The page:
Saturday, April 30, 2011

Calif grand jury probes small-town pot farm plan

Officials in the small California farming town of Isleton faced legal scrutiny Wednesday over their licensing of a medical marijuana growing operation to raise revenue for the struggling city.

The mayor, city manager, police chief and others were subpoenaed by Sacramento County prosecutors to testify before a grand jury.

A letter to the City Council from District Attorney Jan Scully's office said the decision to allow the farm likely breaks state and federal laws. Most officials were expected to plead the Constitution's Fifth Amendment against self-incrimination.

Marijuana is banned by U.S. law but allowed for medical use under a California measure.

"I have never seen anything like how the district attorney is treating us. It's over the top, downright hostile," City Manager Bruce Pope told the San Francisco Chronicle. "We're not going to just take it lying down."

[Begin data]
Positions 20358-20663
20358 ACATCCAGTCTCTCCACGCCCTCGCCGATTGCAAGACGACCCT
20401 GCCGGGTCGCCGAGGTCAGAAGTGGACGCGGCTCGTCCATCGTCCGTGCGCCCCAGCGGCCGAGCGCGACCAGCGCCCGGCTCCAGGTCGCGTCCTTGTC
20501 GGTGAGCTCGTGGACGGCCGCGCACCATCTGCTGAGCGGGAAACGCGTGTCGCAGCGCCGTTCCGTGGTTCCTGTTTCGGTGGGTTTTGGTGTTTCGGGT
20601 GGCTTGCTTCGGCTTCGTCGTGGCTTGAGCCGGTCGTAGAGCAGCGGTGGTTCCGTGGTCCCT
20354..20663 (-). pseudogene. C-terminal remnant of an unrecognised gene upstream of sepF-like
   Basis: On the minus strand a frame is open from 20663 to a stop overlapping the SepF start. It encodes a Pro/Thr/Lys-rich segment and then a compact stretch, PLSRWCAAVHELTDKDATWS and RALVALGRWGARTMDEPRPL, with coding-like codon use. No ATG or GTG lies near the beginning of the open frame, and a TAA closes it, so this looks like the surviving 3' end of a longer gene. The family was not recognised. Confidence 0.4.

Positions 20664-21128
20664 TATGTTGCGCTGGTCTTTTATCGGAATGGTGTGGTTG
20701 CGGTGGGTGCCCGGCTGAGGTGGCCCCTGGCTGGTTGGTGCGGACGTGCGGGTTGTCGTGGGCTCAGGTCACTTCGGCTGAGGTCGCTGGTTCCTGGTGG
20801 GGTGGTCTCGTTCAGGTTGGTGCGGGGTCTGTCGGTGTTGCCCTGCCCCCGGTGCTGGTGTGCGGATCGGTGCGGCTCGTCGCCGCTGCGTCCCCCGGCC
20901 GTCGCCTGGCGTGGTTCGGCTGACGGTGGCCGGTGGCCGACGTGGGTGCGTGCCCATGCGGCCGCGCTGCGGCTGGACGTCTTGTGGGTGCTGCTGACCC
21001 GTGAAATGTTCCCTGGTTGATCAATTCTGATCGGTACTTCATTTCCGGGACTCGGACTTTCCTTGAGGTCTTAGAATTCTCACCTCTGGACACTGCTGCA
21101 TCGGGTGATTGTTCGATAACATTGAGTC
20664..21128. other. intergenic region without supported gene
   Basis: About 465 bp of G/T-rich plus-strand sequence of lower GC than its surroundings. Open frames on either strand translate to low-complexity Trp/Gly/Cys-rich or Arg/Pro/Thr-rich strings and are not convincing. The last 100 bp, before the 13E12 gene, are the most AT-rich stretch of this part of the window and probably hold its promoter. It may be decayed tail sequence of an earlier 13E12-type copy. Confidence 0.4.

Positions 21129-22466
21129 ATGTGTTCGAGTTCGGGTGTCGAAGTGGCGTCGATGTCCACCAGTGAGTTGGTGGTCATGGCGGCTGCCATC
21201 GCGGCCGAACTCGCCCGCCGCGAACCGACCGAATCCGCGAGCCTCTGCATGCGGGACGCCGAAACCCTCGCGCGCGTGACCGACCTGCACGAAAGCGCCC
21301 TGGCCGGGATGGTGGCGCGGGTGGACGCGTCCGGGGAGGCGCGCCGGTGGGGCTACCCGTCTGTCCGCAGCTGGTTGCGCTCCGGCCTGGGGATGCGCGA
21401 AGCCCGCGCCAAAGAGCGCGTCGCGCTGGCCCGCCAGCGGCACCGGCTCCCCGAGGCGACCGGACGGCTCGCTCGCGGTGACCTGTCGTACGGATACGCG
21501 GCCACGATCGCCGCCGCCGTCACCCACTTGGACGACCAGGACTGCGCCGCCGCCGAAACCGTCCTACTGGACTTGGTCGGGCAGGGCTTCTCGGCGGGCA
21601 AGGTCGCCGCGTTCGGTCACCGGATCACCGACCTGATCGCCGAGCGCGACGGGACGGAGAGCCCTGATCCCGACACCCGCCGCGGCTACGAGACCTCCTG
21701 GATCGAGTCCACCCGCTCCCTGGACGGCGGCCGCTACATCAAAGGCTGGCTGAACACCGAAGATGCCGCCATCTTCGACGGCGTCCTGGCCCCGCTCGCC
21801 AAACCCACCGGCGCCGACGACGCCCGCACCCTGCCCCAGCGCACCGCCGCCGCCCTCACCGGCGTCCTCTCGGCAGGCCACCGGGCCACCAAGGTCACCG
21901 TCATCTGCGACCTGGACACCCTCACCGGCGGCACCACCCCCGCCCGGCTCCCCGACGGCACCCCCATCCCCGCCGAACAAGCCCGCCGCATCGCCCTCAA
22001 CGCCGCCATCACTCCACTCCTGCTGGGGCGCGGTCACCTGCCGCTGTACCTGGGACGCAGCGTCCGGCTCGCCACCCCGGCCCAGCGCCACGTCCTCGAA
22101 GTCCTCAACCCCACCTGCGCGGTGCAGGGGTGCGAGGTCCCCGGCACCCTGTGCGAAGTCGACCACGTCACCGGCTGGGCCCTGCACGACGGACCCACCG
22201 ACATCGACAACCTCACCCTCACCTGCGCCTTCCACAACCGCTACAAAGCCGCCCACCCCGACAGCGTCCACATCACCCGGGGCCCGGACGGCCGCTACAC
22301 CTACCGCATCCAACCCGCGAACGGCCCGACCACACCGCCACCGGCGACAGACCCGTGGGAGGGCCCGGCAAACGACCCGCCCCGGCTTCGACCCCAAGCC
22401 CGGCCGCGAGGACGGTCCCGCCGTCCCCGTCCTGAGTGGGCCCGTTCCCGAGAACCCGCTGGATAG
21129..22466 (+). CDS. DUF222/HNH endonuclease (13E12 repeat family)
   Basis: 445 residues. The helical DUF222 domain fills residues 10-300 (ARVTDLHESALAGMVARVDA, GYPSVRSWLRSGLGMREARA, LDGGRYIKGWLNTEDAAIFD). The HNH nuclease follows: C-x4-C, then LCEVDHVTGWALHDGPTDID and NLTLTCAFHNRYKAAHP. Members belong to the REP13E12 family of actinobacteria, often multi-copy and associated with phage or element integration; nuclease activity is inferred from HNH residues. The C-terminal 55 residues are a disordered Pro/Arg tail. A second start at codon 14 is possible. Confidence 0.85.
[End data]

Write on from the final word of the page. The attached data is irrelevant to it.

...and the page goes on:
The farm on the edge of the town of 800 people about 40 miles south of Sacramento is set to open this summer. The planned 4,000-square-foot facility would have 14 greenhouses when completed.

Delta Allied Growers agreed in a contract approved in October to pay the city the greater amount of $25,000 a month or 3 percent of gross receipts in exchange for the permit to operate the farm. The city's annual budget is about $1.3 million.

"This is a small-scale, secure, R&D-focused facility operating under a legal permit from the city of Isleton," said Delta Allied spokesman Scott Hawkins.

The city of Oakland last summer approved a similar but larger-scale plan to license four industrial-scale pot-growing operations. That effort was placed on hold after warnings from prosecutors that city officials could face criminal charges and growers would not be immune from a federal crackdown.

Isleton has faced controversy before over other revenue-raising endeavors. The city made as much as $400,000 annually in the 1990s from concealed weapons permits issued by the police chief, the Chronicle reported.

The state eventually shut down the program, and the police chief was fired.

A grand jury probe in 2008 called for the city to disband, claiming it was "in a state of perpetual crisis."

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